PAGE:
Sporting Events May Up Heart Attack, Stroke Risk.
WebMD News Archive
"As the authors note, the reported findings are consistent with a series of others showing that intense emotions can trigger cardiac events," says Peter G. Kaufmann, PhD, the leader of the Behavioral Medicine Research Group at the National Heart, Lung and Blood Institute in Bethesda, Md. "Perhaps the most important message is that chest pain symptoms that occur during sporting events or other emotionally provocative circumstances must be taken seriously."
Individuals who are vulnerable because of significant heart artery clogging should already be on appropriate medications, Kaufmann tells WebMD. "Moderation in food and drink is always a good strategy, and this is especially the case for smoking," he says.
"Sports events should be enjoyed with enthusiasm -- and this can be done without fear of untoward effects, especially if we have the good sense not to ignore symptoms of a heart attack," he adds.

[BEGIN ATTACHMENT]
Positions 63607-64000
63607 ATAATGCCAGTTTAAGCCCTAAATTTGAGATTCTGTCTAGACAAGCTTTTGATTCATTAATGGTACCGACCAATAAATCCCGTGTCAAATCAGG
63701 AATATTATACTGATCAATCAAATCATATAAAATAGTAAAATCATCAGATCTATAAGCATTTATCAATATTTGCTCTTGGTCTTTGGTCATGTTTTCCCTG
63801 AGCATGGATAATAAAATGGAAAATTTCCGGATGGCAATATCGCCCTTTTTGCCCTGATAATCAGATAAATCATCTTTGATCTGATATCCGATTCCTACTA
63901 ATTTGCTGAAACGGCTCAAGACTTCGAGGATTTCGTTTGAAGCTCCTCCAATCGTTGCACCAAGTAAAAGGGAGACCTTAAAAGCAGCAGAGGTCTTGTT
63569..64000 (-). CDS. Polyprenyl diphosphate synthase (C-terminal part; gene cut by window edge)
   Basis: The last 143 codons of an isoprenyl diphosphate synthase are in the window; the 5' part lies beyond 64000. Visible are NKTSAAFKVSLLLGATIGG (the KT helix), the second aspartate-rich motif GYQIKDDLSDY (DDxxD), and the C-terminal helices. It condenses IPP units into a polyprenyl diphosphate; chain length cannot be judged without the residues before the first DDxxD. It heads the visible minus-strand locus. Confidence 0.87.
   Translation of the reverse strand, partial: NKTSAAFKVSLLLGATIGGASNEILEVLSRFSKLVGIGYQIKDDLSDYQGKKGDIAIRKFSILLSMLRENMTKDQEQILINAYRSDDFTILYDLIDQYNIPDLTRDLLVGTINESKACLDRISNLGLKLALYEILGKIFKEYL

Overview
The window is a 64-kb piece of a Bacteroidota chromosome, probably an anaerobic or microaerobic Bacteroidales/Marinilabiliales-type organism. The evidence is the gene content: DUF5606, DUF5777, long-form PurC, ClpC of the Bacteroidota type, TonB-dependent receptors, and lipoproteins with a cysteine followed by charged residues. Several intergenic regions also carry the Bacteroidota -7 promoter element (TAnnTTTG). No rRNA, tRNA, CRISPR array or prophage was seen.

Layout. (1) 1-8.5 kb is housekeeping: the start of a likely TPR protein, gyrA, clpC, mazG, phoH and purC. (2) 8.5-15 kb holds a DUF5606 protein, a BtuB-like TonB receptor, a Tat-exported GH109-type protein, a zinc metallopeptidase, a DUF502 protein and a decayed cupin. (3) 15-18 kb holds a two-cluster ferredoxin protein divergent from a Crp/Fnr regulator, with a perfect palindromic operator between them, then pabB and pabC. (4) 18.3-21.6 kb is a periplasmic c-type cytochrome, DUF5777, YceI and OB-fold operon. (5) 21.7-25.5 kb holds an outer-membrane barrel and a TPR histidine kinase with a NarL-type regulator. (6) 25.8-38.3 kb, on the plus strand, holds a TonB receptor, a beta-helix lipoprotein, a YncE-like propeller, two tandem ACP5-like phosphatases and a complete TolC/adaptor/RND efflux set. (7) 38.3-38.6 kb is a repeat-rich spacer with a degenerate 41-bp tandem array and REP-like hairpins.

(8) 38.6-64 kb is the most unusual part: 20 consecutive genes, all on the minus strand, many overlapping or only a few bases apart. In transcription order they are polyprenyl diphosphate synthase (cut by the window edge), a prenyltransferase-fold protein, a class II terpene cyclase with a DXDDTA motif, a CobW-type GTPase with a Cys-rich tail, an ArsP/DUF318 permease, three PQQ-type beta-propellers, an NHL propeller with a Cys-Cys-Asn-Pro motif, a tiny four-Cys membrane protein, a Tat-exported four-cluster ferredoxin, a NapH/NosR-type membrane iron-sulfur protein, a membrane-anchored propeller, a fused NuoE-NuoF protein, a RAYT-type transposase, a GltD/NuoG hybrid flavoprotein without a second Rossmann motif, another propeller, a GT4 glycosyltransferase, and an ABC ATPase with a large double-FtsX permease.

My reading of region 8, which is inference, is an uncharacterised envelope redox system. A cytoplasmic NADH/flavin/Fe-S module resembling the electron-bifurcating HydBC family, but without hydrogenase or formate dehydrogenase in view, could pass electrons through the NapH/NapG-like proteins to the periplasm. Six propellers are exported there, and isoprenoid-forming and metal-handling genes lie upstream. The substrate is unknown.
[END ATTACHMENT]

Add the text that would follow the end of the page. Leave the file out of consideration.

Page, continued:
These symptoms include:
- Uncomfortable pressure, fullness, squeezing, or pain in the center of the chest lasting more than a few minutes.
- Pain spreading to the shoulders, neck, or arms.
- Chest discomfort with lightheadedness, fainting, sweating, nausea, or shortness of breath.
When asked whether diehard sports fans should take an aspirin before the game, Kaufmann says that "individuals who have verified heart disease are already under the care of a physician. For others, in a large population, there may be offsetting influences. For example, aspirin slightly increases risk of hemorrhagic stroke, a very serious condition."
"I don't think any advice will be listened to because guys are going to go out to those games," Redford Williams, MD, a behavioral medicine researcher at Duke University Medical Center in Durham, N.C., tells WebMD. "We are talking about an acute situation where you are probably drinking, probably eating a bunch of fatty food, and ... are [probably] screaming, hollering, and getting all emotionally overwrought."
The alcohol could raise your blood pressure, fatty foods could make blood more likely to clot, and the stress of screaming when your team wins or loses raises stress levels, explains Williams, the author of Anger Kills.
"If you put all of this together," he says, "you may have a heart attack."